The health crisis has led the authorities to quarantine at least 56 million people living in central China’s Hubei Province and cancel Lunar New Year festivities around the country.  

Mr Wu, 56, made the latest comments to state broadcaster CCTV today after being widely accused of covering up the truth of the epidemic. 

The official explained that his government would need to receive authorisation from high above before making any announcement regarding the novel coronavirus. 

‘On one hand, we did not reveal [information] in time; on the other, we did not use effective information to improve our work to a satisfactory level,’ Mr Zhou said during the interview which was live-streamed online.

The mayor hoped the public could understand his government’s decision. 

He said: ‘Regarding the untimely disclosure, [I] hope everyone can understand. [Coronavirus] is a contagious disease. Contagious diseases have relevant law and information needs to be disclosed according to law.’

He then explained the restriction his government faced.

‘As a local government, after I receive the information, [I] can only release it after being authorised. [Many people] could not understand this at the time,’ he said.  

Mr Zhou added that he and the Communist Party Secretary of Wuhan were willing to resign in exchange for forgiveness from the public.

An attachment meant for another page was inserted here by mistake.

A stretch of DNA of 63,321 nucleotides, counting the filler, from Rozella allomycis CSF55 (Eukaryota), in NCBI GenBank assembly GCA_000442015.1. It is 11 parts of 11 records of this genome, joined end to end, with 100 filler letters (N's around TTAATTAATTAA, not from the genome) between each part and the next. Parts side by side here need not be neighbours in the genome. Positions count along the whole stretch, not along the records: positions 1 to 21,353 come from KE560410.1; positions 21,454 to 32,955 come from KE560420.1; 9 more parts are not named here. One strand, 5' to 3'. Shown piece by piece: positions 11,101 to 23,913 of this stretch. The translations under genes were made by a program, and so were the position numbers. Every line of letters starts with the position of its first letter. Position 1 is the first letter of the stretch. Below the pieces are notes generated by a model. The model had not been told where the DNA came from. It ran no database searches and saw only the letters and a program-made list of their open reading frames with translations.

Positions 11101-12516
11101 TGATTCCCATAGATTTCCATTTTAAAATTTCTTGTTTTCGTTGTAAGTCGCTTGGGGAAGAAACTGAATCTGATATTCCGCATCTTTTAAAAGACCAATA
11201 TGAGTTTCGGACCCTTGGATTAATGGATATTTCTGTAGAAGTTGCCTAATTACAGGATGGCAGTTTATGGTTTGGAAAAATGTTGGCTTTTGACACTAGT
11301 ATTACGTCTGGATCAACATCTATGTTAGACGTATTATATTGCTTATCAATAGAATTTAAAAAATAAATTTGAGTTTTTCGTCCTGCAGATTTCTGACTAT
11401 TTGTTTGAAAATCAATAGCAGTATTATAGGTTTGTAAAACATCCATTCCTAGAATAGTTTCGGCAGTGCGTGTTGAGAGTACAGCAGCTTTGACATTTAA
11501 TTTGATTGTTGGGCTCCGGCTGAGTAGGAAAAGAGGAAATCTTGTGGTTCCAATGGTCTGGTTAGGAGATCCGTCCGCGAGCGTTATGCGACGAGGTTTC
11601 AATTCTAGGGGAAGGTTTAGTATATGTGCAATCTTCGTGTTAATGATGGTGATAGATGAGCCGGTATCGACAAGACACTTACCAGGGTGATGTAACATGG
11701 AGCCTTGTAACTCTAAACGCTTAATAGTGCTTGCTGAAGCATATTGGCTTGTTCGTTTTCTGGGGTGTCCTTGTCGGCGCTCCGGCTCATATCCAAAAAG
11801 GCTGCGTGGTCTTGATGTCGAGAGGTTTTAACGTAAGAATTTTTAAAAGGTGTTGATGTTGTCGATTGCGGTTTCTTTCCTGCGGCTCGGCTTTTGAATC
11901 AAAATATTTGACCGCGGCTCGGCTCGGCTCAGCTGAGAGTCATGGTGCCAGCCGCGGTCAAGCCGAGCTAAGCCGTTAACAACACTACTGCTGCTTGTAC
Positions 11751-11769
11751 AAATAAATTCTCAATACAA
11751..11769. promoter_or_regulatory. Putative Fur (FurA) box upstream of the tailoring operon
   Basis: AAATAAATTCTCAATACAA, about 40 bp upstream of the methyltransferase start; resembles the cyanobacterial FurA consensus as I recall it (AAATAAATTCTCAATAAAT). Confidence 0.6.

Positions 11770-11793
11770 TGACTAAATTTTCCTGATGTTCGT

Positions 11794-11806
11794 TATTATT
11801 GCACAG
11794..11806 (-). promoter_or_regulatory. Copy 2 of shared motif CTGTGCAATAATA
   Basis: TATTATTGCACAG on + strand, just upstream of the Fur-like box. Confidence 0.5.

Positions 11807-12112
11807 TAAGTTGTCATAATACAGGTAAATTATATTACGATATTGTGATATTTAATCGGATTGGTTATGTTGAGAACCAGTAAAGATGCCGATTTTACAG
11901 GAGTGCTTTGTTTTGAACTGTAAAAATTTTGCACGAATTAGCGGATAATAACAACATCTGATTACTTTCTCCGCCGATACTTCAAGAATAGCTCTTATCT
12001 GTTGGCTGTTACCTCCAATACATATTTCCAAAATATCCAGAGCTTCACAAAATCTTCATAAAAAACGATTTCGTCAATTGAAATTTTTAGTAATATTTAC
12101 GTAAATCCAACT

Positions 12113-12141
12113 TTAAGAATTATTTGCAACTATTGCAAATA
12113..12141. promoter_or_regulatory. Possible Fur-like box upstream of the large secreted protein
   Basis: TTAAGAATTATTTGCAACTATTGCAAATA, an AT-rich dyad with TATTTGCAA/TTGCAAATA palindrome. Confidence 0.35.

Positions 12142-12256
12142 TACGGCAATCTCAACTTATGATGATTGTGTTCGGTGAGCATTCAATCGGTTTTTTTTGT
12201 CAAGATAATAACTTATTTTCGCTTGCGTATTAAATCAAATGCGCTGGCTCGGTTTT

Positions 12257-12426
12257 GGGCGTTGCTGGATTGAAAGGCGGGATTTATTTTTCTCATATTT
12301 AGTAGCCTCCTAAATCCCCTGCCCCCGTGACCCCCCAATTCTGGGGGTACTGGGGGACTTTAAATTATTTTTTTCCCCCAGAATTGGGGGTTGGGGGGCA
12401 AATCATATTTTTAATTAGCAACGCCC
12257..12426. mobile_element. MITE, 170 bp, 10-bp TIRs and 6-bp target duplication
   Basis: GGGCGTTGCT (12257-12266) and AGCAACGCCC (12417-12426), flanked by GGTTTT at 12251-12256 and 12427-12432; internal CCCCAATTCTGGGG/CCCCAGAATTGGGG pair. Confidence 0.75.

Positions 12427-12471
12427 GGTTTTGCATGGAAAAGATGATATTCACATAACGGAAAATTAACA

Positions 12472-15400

Mr Zhou yesterday disclosed that around five million Wuhan residents had left the city before it went into lockdown last Thursday. People wearing face masks are pictured (above) as they wait at Hankou Railway Station in Wuhan on January 22 - a day before the city's lockdown

Mr Zhou yesterday disclosed that around five million Wuhan residents had left the city before it went into lockdown last Thursday. People wearing face masks are pictured (above) as they wait at Hankou Railway Station in Wuhan on January 22 – a day before the city’s lockdown

The health crisis has led the authorities to quarantine at least 56 million people living in China's Hubei Province. Members of a military medical team are pictured heading for Wuhan Jinyintan Hospital, where most of the coronavirus patients are being looked after, on January 26

The health crisis has led the authorities to quarantine at least 56 million people living in China’s Hubei Province. Members of a military medical team are pictured heading for Wuhan Jinyintan Hospital, where most of the coronavirus patients are being looked after, on January 26

Wuhan mayor Zhou Xianwang admitted withholding information of the coronavirus after being widely accused of covering up the truth of the epidemic. A military medical worker is pictured taking over the work from a medical worker at Wuhan Jinyintan Hospital on January 26

Wuhan mayor Zhou Xianwang admitted withholding information of the coronavirus after being widely accused of covering up the truth of the epidemic. A military medical worker is pictured taking over the work from a medical worker at Wuhan Jinyintan Hospital on January 26